Wednesday, September 12, 2012

Jann's Memories, Age 8 to 12

Chapter 16

I was eight when Daddy bought the abandoned house in the Penwell oil field and moved it onto a corner lot on West Third Street in Odessa. Daddy’s excitement and enthusiasm were infectious. He hired a carpenter who replaced the flooring, repaired the windows, installed a new dark shingle roof and light gray asbestos siding and painted the trim kelly green  I don’t recall a time when Daddy seemed as happy as when he came home to our little rental on the south side and reported daily progress on the house.

One day after work he took us with him to check on the front porch and sidewalk that were poured that day. The work was complete. We’d be moving in soon.

Going someplace with Daddy was a rare treat. When he was happy, all was right with my world.  The mood changed quickly when we got to the house. The work on the sidewalks was fine, but the names of neighborhood children were gouged in the wet cement.

“I’ll be damned.” Daddy’s face turned almost purple as he read the most prominent name, running the entire length of the sidewalk, from the steps to the street. “I’d like to get my hands on Billie Yvonne Derrick.” His voice dripped with sarcasm as he pronounced Billie Wy-vonne Derrick. “I’d wring her neck.” .
I shrank back from Daddy’s anger but had to grin behind the hand I clapped over my mouth when the image of my grandmother wringing a chicken’s neck came to mind. I wondered if Daddy could really wring a child’s neck and whether she’d run and jump around without her head like chickens did. He’d never spanked me, and I was pretty sure he wouldn‘t wring Billie Yvonne Derrick’s neck. I decided then and there that I would never write my name in wet cement and that I would never make friends with Billie Yvonne Derrick. I never did, though she was only two years older than I and lived across the street for six years.

I held Mother’s hand as we walked up  the steps and entered the living-dining room combination. The windows were covered with Venetian blinds. “I’ll make sheer curtains to go over the blinds.” Mother liked to share with me what she’d learned in home  economics.

The floor-covering was linoleum with large pinkish flowers and dull green leaves.  “This will look good with the dusty-rose couch and chair.” Mother turned to face Daddy. “I found a nice mahogany dining set at Wright’s today. It's only $15.” Her voice was excited. I’d been with her to the used furniture store and knew she longed for the table and chairs we saw there.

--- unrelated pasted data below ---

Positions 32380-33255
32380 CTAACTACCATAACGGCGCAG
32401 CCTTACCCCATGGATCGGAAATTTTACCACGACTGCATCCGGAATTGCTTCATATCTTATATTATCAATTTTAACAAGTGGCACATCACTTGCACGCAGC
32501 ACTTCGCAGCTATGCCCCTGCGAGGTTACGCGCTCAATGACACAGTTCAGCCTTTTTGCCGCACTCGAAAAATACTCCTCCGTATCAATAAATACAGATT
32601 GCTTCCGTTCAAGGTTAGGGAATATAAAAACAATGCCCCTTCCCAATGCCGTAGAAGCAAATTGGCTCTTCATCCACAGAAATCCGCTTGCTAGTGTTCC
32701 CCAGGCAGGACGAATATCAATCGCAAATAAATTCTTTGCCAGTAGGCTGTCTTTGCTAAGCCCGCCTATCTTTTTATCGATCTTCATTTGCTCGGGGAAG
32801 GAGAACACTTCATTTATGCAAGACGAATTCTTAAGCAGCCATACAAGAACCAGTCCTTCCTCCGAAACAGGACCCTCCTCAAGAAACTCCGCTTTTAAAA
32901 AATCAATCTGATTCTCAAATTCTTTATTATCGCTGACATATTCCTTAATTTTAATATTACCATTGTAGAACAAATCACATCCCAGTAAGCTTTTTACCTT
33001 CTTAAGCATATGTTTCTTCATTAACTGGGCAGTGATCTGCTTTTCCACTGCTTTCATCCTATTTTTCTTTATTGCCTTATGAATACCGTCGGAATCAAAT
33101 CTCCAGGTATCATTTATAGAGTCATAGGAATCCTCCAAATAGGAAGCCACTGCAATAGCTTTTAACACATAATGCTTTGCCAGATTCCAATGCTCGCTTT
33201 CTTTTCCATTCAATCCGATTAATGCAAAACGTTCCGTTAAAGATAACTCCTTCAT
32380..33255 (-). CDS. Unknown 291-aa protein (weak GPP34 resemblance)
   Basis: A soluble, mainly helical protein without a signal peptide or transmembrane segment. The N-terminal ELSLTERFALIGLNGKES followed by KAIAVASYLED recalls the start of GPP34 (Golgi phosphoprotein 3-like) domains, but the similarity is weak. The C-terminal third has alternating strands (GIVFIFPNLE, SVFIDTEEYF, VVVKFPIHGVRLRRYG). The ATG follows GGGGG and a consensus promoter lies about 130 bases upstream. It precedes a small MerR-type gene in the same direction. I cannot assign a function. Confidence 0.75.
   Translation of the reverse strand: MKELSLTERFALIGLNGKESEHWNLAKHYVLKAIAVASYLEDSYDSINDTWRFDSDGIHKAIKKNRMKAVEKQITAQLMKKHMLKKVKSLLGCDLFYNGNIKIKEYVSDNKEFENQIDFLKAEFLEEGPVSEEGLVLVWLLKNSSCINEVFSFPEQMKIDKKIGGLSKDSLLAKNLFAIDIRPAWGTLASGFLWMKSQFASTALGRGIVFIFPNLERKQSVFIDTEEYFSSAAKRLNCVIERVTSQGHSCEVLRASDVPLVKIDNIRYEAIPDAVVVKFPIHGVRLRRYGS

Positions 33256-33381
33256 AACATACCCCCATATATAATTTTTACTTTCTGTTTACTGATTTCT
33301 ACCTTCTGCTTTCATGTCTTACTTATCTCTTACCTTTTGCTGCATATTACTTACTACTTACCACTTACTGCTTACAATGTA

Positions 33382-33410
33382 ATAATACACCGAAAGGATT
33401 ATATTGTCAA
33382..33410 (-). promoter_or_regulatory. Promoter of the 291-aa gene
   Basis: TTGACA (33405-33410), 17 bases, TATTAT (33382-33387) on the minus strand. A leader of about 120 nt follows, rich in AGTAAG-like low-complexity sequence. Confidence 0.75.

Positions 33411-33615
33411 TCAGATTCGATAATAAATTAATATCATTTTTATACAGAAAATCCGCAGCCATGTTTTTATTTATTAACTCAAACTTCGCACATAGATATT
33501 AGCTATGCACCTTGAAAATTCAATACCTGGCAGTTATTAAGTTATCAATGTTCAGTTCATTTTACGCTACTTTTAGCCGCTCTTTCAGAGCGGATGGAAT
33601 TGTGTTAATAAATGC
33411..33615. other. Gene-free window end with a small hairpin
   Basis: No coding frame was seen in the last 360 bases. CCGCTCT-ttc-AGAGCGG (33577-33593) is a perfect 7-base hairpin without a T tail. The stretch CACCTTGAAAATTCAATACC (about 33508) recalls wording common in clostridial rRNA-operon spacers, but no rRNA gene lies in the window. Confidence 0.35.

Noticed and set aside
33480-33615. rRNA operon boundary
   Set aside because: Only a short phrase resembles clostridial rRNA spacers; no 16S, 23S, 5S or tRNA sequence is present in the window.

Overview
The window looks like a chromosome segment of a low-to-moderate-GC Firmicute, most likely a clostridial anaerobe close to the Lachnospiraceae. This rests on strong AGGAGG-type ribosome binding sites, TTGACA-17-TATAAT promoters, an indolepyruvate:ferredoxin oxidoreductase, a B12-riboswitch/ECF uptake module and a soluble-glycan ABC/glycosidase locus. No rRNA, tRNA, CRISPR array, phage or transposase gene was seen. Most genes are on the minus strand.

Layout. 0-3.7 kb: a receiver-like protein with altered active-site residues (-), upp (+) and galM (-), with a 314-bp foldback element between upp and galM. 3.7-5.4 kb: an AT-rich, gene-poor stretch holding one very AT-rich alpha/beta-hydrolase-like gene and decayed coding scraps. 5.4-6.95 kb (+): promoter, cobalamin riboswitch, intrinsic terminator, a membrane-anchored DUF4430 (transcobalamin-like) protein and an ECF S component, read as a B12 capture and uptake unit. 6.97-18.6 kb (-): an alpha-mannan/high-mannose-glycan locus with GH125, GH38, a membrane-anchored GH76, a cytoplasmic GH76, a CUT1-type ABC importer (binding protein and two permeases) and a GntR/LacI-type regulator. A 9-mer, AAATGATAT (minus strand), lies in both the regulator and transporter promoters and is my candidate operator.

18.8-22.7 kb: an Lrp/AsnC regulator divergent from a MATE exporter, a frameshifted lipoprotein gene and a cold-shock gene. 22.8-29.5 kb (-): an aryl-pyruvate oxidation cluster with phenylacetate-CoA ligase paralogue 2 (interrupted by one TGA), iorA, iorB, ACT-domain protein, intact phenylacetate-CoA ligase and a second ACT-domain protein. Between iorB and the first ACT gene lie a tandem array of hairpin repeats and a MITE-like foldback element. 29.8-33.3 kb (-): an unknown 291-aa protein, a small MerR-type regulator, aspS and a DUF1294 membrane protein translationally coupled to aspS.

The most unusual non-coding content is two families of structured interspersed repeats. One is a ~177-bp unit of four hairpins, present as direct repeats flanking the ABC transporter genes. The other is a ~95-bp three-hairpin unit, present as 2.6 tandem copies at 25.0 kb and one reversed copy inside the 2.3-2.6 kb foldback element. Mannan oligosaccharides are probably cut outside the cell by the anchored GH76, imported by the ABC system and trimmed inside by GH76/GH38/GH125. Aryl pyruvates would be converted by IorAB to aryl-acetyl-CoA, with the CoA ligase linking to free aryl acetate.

I breathed a sigh of relief when Daddy smiled and said, “Good. Sears called today. The furniture we ordered is in. They’ll deliver it next week.”

He went to a gas valve and turned it on. An awful smell hissed out. I held my nose. He turned it off quickly.

“Good.” Daddy looked satisfied. “They got the gas hooked up.” Our heater, a small one with a line of blue flames in front of clay panels, would go in that spot.

Mother and I went to the kitchen behind the dining area. Plain tan linoleum covered the floor and the counter that ran along one wall. Two windows and a door opened to the back yard. Mother put a finger on her chin, studying the small space. “Our kitchen table will go under the windows, but there won’t be room for all of us to sit around it.”

“That’s okay, Mother,” I piped up from the door. “We’ll have our new table in here.” I gestured toward the dining area.

We followed Daddy and the boys to the front bedroom, which was large enough for two double beds. Kyle and I would continue to sleep together in one. Daddy and Mother would share the other.

Mother looked in the small closet in the corner. “This is awfully small, Joe. We need to look for a wardrobe.”

Daddy sighed and took a step into a narrow hallway. Gesturing to a larger closet to his right, he said, “We have this one. It’ll be enough for now.” He entered the bathroom to his left. I followed him, pleased to see new fixtures and paint.

We heard Joe Mike yell from the small back bedroom. “Look, Jann and Kyle. My room has cowboys and bucking horses on the wall.”

Mother looked pleased. “Do you like it? Katherine Murphy helped me do it.” She had pulled off quite a coup, keeping her wallpapering project a secret.

“I knew about it cause I came with her,” Kyle laughed, “but Mama told me not to tell and I didn’t.” He looked at Mother for approval and she rewarded him with a hug.
* * *
After we moved in, Mother bought a cherry wood Philco radio-phonograph console and records from the Sears Roebuck catalogue with babysitting money. I remember music albums by Bing Crosby and Arthur Godfry, and a Bugs Bunny story.

Mother still did our laundry at the Helpy Selfy. Every week she ironed a large washtub full of clothes, mostly Daddy’s work uniforms. She set up the ironing board near the radio and listened to Art Linkletter or “The Life of Helen Trent,” a soap opera. Sometimes she sang as she worked, either hymns from memory or with records.